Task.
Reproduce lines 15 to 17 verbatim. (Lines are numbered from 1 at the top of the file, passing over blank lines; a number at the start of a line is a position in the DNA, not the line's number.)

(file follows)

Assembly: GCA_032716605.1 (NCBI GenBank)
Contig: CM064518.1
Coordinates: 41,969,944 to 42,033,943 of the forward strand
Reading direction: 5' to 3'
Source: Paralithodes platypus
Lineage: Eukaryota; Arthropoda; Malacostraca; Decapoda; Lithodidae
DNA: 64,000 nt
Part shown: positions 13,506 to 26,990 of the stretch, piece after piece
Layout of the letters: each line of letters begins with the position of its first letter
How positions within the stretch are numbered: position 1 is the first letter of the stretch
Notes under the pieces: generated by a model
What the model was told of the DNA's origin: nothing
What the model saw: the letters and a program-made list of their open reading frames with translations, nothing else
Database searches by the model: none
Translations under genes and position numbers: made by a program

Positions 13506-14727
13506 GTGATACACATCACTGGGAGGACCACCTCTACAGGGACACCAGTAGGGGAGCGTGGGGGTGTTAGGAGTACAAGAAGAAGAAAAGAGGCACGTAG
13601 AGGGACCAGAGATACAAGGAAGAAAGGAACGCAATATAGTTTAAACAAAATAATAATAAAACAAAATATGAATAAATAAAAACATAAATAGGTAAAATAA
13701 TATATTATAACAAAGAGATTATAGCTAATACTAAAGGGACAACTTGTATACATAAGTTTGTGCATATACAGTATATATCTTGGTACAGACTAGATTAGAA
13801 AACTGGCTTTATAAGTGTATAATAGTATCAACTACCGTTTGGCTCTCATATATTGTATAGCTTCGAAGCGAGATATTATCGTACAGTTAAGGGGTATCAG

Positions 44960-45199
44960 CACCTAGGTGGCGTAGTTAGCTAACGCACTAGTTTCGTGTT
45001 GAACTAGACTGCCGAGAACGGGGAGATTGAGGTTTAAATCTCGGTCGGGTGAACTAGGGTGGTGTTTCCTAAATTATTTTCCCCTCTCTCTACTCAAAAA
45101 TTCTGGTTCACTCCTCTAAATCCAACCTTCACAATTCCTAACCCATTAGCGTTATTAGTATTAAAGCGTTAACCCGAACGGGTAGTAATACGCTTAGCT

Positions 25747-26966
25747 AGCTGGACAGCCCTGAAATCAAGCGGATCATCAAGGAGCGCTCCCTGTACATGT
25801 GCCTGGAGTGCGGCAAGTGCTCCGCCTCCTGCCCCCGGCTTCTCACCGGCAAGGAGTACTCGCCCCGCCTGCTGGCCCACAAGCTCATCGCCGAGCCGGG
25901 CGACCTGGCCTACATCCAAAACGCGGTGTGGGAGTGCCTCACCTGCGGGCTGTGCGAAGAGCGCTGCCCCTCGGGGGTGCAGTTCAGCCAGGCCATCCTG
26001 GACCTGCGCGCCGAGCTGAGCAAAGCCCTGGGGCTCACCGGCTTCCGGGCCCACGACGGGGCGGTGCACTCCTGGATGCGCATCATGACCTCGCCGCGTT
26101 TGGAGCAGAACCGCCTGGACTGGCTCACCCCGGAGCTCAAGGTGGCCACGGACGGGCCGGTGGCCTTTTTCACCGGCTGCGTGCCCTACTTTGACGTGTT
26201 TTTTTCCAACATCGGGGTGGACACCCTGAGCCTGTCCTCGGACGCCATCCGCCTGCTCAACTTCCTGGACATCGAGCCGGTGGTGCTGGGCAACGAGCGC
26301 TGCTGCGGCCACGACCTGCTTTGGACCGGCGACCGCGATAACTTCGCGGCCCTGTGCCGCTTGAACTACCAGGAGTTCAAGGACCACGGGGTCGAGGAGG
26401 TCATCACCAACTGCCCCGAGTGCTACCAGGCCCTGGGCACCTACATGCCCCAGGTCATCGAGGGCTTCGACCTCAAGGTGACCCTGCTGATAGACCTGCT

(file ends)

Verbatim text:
Translations under genes and position numbers: made by a program

Positions 13506-14727
13506 GTGATACACATCACTGGGAGGACCACCTCTACAGGGACACCAGTAGGGGAGCGTGGGGGTGTTAGGAGTACAAGAAGAAGAAAAGAGGCACGTAG